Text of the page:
After stepping down in early 2011 due to term limits, Dufty went to work for the late mayor Ed Lee as his homelessness czar. He left in 2015 and five years later won election to his BART board seat.

In 2012, Dufty first won election to the local Democratic Party oversight committee. He sees it as "a really great launch pad" for those wanting to seek elected office one day so wants to step aside to allow for someone new to city politics to have a chance to serve, Dufty told the B.A.R.

"I have encouraged young candidates to consider running for central committee. I think it is good experience because you have to take stances on tough issues and raise money," noted Dufty, in addition to voting on which candidates the local party endorses. "It is a good finishing school for people looking to embark on a political career."

As for the future of BART and the fiscal issues it is facing, Dufty told the B.A.R. he is confident the agency will be able to navigate a path forward. It will benefit from the $1.1 billion state leaders just budgeted for transit agencies across the state, with Bay Area transit operators slated to share in roughly $400 million over the next four years.

"We will work through these challenges," predicted Dufty. "BART has had to resurrect itself over the years, like San Francisco has had to rise like the phoenix from the ashes, going all the way back to when it seemed like the project wasn't going to happen ... it is part of its legacy."

A board member of LGBTQ rights organization Equality California, Dufty is hosting a meet and greet July 19 with gay freshman Assemblymember Corey Jackson, Ph.D., (D-Perris) the first out Black member of the state Legislature. Anyone interested in attending the happy hour event from 5 to 7 p.m. should email Dufty for the address at [email protected]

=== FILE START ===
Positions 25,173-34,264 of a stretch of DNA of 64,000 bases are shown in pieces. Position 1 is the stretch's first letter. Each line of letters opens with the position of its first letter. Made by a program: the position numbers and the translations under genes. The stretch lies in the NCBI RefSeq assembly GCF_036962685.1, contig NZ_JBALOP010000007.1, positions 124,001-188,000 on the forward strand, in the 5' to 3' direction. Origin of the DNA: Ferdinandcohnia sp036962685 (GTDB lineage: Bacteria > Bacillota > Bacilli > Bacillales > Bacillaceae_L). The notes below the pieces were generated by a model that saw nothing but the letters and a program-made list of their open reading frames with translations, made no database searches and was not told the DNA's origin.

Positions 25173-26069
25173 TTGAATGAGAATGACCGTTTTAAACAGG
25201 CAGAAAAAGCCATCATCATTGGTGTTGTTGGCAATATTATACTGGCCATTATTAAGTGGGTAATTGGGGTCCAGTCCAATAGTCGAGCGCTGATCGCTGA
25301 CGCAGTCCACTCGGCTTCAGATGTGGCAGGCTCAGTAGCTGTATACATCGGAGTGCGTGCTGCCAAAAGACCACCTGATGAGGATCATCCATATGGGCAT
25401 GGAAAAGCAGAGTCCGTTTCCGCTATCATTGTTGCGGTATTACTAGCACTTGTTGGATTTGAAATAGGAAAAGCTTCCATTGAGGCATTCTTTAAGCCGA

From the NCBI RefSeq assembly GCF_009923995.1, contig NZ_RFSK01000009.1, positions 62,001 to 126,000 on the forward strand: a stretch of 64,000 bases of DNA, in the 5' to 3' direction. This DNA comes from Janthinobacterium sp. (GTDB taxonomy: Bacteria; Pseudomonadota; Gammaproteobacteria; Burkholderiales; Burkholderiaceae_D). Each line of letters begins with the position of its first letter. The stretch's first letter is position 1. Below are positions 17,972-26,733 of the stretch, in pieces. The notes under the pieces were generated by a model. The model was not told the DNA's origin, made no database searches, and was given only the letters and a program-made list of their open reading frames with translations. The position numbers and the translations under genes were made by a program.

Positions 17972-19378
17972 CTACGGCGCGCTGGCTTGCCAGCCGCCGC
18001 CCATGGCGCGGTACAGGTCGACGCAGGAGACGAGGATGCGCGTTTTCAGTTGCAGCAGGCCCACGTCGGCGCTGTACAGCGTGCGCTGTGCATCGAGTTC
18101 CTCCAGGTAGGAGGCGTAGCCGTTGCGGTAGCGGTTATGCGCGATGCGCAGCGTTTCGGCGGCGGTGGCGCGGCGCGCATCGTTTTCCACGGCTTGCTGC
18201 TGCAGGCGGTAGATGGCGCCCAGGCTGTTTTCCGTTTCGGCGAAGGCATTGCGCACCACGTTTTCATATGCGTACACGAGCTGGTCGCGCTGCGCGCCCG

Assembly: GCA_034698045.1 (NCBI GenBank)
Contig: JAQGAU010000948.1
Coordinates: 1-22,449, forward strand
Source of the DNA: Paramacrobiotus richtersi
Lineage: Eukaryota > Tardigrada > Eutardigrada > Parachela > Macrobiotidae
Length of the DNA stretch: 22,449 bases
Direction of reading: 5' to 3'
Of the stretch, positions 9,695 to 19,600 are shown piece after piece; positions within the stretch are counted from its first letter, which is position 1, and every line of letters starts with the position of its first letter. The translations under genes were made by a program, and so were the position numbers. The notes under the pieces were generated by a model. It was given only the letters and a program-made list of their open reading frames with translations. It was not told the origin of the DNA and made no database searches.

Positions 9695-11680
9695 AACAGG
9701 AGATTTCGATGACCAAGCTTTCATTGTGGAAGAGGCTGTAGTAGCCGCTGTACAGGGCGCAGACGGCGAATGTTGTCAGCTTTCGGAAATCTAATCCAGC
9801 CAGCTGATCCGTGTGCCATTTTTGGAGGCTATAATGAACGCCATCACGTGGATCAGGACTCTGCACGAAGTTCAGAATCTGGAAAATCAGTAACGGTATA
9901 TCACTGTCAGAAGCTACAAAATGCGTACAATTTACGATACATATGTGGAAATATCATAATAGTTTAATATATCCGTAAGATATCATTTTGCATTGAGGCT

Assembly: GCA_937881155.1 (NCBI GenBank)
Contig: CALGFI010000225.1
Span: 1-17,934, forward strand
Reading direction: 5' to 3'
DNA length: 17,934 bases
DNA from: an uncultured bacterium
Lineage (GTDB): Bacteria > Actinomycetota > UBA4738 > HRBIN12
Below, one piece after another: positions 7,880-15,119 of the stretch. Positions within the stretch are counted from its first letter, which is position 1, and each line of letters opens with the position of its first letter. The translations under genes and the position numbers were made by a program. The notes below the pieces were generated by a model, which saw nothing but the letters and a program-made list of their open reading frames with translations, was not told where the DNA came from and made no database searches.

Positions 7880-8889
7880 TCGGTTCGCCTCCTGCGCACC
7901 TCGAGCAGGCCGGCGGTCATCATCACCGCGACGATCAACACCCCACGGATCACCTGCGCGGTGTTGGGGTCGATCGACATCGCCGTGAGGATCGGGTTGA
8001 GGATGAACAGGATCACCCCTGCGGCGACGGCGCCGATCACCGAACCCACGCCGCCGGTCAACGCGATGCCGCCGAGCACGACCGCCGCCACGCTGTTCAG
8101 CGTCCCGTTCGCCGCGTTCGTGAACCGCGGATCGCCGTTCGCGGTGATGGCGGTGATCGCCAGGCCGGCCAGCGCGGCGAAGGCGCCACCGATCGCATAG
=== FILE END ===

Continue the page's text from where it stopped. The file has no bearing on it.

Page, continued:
Last week's column should have stated that transgender Virginia Delegate Danica Roem received help from the Sister District New York chapter for her first race in 2017. Also, while the day after her 2021 reelection a Bay Area Reporter story had reported her margin of victory as being less than 2 points, Roem ended up with a winning margin of 8.6%. While it was a larger margin than her first campaign's margin of 7.8% in 2017, it was less than her 2019 re-election campaign's margin of 12%.

The online version of the July 6 Political Notebook has been updated, and an editor's note was added to the 2021 story.

Web Extra: For more queer political news, be sure to check http://www.ebar.com Monday mornings for Political Notes, the notebook's online companion. This week's column reported on lesbian Senate President pro Tempore Toni Atkins' historic turn as California's acting governor this month.

Keep abreast of the latest LGBTQ political news by following the Political Notebook on Threads @ https://www.threads.net/@matthewbajko

Got a tip on LGBTQ politics? Call Matthew S. Bajko at (415) 829-8836 or e-mail [email protected]